Let us all draw ever closer to God, with each and every action we take. May the Lord continue to bless us and guide us. May He bless us all and our every endeavours, that through what we have done, we will bring ever more souls closer towards God. Amen.

Tuesday, 15 May 2018 : 7th Week of Easter (Homily and Scripture Reflections)

Liturgical Colour : White

Dear brothers and sisters in Christ, on this day, we heard about the story of two people who were saying their farewells to those who were with them, at the end of their respective ministries. The first one, from the Acts of the Apostles, related to us about the moment when St. Peter said his farewell to the elders and the faithful in the city of Ephesus in present day Turkey.

In that occasion, St. Paul through the wisdom and foresight given to him by the Holy Spirit, had known that the time was coming for him to meet his end, as he was about to face persecution from the Jewish authorities, and would have his last Apostolic journey, to the centre of the Empire, the city of Rome, where he would perform his last mission and would encounter martyrdom there.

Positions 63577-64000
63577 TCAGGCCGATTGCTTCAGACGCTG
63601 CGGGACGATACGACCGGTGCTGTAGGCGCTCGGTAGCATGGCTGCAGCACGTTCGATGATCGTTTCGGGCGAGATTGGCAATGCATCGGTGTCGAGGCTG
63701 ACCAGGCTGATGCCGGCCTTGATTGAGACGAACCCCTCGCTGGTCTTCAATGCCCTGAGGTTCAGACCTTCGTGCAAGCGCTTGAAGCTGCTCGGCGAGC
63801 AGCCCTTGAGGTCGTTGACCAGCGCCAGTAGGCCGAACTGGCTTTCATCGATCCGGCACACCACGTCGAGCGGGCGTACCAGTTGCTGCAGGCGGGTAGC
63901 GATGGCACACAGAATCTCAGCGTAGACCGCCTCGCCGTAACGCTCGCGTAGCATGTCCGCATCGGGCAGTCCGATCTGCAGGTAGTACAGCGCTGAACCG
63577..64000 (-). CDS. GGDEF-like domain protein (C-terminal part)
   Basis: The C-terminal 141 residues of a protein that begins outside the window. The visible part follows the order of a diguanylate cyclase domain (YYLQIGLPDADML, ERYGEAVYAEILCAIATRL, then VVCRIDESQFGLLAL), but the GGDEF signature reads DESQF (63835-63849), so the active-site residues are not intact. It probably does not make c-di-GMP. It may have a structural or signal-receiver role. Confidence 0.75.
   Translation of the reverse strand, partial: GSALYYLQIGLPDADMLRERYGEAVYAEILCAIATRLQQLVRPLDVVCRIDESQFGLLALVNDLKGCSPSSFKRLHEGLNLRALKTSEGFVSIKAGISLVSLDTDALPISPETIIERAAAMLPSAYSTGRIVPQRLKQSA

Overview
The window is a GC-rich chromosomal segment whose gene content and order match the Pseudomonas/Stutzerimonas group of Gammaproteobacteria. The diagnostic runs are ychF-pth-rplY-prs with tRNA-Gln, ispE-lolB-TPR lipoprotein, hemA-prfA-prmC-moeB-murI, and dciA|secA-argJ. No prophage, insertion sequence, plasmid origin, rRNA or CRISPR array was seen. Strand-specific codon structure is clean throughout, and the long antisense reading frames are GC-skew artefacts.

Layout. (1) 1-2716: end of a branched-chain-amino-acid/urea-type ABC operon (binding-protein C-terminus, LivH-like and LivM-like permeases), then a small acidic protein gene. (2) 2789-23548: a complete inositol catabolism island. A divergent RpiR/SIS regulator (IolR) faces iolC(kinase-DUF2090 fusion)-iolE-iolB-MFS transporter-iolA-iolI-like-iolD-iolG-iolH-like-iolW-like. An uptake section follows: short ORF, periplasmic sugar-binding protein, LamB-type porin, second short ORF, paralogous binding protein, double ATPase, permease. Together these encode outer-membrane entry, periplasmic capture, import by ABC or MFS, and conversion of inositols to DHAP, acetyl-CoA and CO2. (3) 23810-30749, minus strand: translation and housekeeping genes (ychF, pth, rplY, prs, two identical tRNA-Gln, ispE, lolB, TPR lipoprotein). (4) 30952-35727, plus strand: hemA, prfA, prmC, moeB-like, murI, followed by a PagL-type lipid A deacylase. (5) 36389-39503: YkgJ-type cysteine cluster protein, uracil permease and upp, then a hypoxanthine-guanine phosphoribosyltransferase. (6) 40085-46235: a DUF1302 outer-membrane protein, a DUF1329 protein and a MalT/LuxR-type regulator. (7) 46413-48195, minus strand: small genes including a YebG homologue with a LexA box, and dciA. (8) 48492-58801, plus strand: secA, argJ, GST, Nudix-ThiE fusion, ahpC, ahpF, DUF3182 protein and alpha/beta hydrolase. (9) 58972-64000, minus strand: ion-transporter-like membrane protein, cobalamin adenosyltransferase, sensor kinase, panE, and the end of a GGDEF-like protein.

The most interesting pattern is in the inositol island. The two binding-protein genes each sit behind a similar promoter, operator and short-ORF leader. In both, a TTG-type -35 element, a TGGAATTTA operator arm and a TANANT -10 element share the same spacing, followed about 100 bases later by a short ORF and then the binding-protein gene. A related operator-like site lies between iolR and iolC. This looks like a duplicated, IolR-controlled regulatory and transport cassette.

However, despite knowing what would happen to him, and how he would suffer and be persecuted, St. Paul did not fear or become worrisome. Instead, he entrusted himself in the Lord, and spoke encouragingly to the elders of the faithful in Ephesus, by which he reminded them of the need to be faithful to the Lord, and to put their hope and trust in God Who will not abandon His faithful ones in their time of need.

St. Paul imitated the example of the Lord Jesus Himself, Who in the Gospel passage we heard today, prayed to God His Father, asking Him to be with His disciples, that is with all those whom He had called and gathered from the world. He prayed over them, that they would receive the fullness of truth which would bring them to eternal life. He entrusted all of them to God, and therefore, they belong to God, through Jesus.

Jesus showed all of His disciples, that the Lord will always be with them, and He will never abandon them, no matter how challenging the troubles and opposition that would be facing them. And the ultimate proof of that assurance, is Christ Himself, Whom the Father sent into this world, because of His love for each and every one of us. He is always ever faithful, and His words reliable.